RSA’s are in line with superannuation regulations and it’s tax advantages. Even your tax-free portion can earn interest, helping you through retirement.
      Once you’ve met a condition of release, you can organize for your super fund balance to be transferred to a retirement savings account, where you can start drawing down on your fund. A good RSA should ease your transition into retirement and it should provide you with a regular income when you retire.

      For more information, you can view this page.

      Hope this helps! Feel free to message us anytime should you have further questions.


  2. Default Gravatar
    JohnJuly 30, 2017

    Apart from a superannuation fund, are there any other options to create a private pension?

  3. Default Gravatar
    JulietOctober 11, 2016

    My only super account was closed due to bad mail redirection and the balance was sent to the ato. I contacted the ato and they said I should open a retirement savings account which has less fees. I don’t know much about super and rsa’s as I have spent most of my life unable to work much. What should I do to get this small amount 2000 as I now have a terminal disease. and need this money. The ato says they wont release it until I am 65 but I am not likely to make it to that age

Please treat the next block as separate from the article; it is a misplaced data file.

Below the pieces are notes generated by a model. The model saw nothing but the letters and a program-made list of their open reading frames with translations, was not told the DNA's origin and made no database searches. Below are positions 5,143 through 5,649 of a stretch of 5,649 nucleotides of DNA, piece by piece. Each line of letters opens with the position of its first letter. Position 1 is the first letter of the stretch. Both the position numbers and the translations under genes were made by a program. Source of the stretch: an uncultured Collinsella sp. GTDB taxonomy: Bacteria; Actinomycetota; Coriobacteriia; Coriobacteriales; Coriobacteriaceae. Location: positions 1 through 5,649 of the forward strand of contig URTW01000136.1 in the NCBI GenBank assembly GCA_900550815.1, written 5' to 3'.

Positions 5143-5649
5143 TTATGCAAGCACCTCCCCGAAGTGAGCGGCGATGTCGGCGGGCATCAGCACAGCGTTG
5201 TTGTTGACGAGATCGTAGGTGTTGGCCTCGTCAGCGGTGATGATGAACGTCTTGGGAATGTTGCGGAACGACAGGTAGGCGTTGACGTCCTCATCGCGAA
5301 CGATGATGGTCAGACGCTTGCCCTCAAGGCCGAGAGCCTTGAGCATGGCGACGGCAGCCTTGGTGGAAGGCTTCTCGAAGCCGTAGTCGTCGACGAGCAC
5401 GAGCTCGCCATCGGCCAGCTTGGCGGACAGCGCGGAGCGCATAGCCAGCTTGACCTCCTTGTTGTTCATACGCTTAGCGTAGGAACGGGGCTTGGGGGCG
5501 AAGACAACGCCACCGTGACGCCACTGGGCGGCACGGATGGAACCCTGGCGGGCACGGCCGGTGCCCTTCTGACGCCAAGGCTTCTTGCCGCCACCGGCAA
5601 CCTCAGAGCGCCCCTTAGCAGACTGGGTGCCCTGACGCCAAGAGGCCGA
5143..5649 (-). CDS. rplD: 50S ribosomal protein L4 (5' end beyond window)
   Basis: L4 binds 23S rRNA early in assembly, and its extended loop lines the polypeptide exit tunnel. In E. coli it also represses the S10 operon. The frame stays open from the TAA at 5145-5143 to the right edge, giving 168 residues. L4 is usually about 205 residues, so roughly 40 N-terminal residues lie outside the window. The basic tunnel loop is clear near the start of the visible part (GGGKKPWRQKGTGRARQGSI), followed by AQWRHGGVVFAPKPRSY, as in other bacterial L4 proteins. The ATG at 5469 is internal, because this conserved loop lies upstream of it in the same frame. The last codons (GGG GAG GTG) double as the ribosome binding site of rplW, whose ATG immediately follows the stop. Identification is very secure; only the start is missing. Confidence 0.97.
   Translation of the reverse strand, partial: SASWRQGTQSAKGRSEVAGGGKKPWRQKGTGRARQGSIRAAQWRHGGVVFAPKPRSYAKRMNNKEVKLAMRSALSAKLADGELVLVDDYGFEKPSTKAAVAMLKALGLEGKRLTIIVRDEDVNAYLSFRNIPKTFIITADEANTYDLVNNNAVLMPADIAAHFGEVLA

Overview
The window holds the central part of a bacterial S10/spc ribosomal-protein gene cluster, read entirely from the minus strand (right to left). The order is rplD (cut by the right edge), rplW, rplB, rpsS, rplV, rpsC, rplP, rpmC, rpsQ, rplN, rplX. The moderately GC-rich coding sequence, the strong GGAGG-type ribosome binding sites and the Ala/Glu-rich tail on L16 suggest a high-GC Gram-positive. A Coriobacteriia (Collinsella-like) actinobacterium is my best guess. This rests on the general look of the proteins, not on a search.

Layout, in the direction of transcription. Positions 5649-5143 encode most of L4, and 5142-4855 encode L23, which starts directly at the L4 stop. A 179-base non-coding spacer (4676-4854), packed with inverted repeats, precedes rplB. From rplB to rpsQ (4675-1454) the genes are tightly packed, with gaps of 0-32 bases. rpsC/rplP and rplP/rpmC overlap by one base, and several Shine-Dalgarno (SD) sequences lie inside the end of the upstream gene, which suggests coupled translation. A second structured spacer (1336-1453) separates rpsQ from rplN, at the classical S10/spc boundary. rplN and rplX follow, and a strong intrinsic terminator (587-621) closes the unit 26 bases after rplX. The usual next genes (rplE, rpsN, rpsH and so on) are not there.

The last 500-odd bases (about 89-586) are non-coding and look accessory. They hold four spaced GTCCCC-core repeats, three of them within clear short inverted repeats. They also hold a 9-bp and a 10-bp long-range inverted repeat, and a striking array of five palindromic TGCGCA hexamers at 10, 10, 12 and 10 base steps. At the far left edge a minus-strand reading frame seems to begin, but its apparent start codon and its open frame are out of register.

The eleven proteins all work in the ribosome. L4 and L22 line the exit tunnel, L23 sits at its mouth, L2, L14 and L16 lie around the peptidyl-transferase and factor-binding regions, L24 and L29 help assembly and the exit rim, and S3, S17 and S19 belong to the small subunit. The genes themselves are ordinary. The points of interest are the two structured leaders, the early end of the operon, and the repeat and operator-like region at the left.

• Staff
      ClarizzaOctober 12, 2016Staff

      Hi Juliet,

      Sorry to hear about your situation.

      If your account was closed, it may have been transferred to another super fund that holds unclaimed super or transferred to the ATO. You can log into myGov via the ATO website to find the super and organise to transfer it to your account. Otherwise, our guide on finding unclaimed super may also be of help.

      Regarding a retirement savings account, it works like a savings account but generally with a higher rate of interest. You can transfer your super into this account.

      Hope this has helped.